Back in 2007, when I was relocating from London to New York, I bid against a Brazilian and a German for my Brooklyn brownstone. I thought that would be the high-water mark for international buyers interested in fixer-up properties a good 45 minutes from midtown Manhattan, but I was wrong. These days, I regularly wake to leaflets from Chinese property developers dumped on my front stoop, offering to buy homes for cash.
And this even after Beijing has put various restrictions on the outflow of capital, in an attempt to prop up its currency. Foreign money has always played a huge role in luxury property markets like Manhattan and London. While international buyers in New York tend to come and go depending on the strength of the dollar relative to their local currency, veteran appraiser Jonathan Miller, the president and chief executive of Miller Samuel, tells me that foreign buyers over the past few years have come to represent a baseline 15 per cent of the Manhattan luxury market. (Figures for Sydney are close to 11 per cent.)
What is new is that they are expanding into border neighbourhoods such as Brooklyn, where town houses typically sell for about a third of what they might in prime NYC, and the foreign money – particularly the Chinese money – is staying, regardless of how strong or weak the dollar is. “Even when the dollar began to rise in 2015, the Chinese didn’t leave – they are just moving to Brooklyn, or Houston, or other second cities, and they are buying cheaper properties with more potential upside,” says Mr Miller. Part of that shift may be related to the fact that early last year the US Treasury began investigating limited liability companies from abroad that were buying properties worth $3 million or more in Manhattan and $1 million or more in Miami, in an effort to stem money laundering by dicey billionaires.
Yet the money keeps flowing in, and 2016 was a record year for Chinese foreign direct investment into the US – the two most popular sectors being technology (witness Baidu’s latest Silicon Valley expansion plans) and property. Like the Japanese purchase of Rockefeller Centre in the late 1980s, the Chinese purchase of the Waldorf Astoria in 2014 has become a cultural marker for the trend. It is worth noting that technology and commercial real estate (which has also seen big inflows of Chinese money) are two of the frothiest sectors in the US at the moment.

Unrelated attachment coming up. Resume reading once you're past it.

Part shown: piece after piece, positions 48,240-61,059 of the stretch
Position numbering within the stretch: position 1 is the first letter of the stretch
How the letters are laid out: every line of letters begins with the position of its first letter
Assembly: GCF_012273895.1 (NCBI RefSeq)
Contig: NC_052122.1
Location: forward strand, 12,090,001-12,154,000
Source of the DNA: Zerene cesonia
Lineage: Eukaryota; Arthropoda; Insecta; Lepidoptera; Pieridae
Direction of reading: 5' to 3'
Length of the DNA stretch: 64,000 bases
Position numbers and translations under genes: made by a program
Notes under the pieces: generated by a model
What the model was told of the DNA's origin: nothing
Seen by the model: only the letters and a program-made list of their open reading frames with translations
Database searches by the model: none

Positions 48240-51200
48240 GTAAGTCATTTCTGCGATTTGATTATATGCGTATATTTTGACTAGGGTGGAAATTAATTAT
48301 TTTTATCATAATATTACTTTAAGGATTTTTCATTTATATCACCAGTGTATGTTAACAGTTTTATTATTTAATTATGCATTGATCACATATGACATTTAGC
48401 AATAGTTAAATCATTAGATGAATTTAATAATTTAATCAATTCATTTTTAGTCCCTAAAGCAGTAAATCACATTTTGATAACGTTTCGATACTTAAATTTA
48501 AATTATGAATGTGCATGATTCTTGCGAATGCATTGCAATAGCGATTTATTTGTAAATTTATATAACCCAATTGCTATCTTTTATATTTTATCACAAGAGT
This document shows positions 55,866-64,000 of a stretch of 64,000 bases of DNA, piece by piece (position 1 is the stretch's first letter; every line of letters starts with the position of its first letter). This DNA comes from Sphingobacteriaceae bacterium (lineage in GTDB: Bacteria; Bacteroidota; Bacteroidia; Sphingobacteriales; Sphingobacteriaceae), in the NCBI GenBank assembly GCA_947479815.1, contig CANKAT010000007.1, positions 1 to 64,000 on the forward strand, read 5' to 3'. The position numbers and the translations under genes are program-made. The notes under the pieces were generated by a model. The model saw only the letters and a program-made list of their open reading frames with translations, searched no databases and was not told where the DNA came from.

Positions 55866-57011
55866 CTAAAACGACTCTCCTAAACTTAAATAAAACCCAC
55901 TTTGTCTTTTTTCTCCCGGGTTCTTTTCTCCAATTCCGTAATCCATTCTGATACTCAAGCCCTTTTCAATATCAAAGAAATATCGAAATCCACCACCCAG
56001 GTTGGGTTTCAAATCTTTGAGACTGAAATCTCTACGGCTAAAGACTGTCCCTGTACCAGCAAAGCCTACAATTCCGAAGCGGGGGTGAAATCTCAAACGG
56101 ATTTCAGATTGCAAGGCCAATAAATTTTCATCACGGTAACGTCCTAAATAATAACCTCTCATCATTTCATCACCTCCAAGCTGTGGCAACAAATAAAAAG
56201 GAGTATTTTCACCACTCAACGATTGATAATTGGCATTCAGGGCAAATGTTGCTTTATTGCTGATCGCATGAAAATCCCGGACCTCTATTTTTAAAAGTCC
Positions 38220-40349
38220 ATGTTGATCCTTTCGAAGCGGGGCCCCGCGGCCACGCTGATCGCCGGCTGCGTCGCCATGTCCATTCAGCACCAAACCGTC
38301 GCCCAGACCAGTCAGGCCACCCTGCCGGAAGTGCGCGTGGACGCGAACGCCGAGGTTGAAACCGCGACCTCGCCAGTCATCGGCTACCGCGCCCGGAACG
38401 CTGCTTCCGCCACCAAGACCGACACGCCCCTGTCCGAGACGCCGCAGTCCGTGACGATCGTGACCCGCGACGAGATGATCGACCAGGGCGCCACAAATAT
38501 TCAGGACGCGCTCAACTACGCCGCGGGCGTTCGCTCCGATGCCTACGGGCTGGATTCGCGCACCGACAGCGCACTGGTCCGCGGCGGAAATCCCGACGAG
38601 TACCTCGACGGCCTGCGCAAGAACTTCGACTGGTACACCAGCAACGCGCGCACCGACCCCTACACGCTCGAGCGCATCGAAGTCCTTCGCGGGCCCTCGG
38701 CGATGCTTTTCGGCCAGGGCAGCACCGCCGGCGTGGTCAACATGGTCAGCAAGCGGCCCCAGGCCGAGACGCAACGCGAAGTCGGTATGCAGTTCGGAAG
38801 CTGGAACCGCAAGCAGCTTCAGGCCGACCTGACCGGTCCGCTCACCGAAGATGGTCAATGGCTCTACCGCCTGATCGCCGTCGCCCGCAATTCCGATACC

All this tells us several important things about the global economy. First, the extent to which world property markets have become totally disconnected from national economies. There has been a massive housing recovery in the US since 2008, but over half of all the gains have accrued to a handful of coastal and wealthy inland markets. Most middle-class Americans keep the majority of their wealth in housing, yet few have seen the kinds of appreciation enjoyed by wealthy homeowners in New York or San Francisco. Just as multinational companies fly 35,000 feet over the concerns of national populations, so do coastal elites – and both trends are fuelling political discontent.
Second, it reflects the extent to which China’s wealthy are worried about the economic trajectory of their own country. Whether the renminbi is strong or weak, Chinese money keeps pouring into New York or Miami (or London, or Vancouver). This hints at two things – first, there is still a tremendous amount of worry among rich Chinese about the political and economic future of the Middle Kingdom. Second, like everything in China, the amount of capital that might yet flow out of the country is massive. “We’re not seeing just oligarchs and billionaires buying these days,” says Mr Miller, “but your garden-variety millionaires who want a house in Brooklyn rather than a luxury condo in Manhattan.”
Fuel to the fire
As economists such as Joseph Stiglitz have been saying for years, and as the International Monetary Fund has recently begun to admit, a globalised financial system presents major risk for national economies, which have more and more trouble controlling conditions in their local markets. Normal people (even professionals) in London, Vancouver – and increasingly Brooklyn – cannot afford to get on to the property ladder. The lights are out in Mayfair and areas of Manhattan at night, as apartments purchased as part of an asset portfolio by global elites stand empty. This, of course, adds fuel to the fire of nationalism and populism, the results of which can be seen in Brexit and the rise of polarised politics in the US and Europe.
It also underscores the bizarre nature of the backlash against globalisation. If you consider all the pillars of neoliberalism (including the free flow of goods, people and capital) currently under scrutiny, it’s the movement of money globally that has taken the least heat. Yet its effects are powerful. My Brooklyn neighbourhood, which 15 years ago was still populated by cops and firefighters, is now home to McKinsey consultants and famous English actors (and perhaps, soon, a millionaire or two from Wuhan or Chongqing). You can see the wealth effect, as boutiques selling $500 pairs of shoes and $30 slices of cheese open up. But I wonder if the lights will stay on — and what it will mean for our politics if they do not.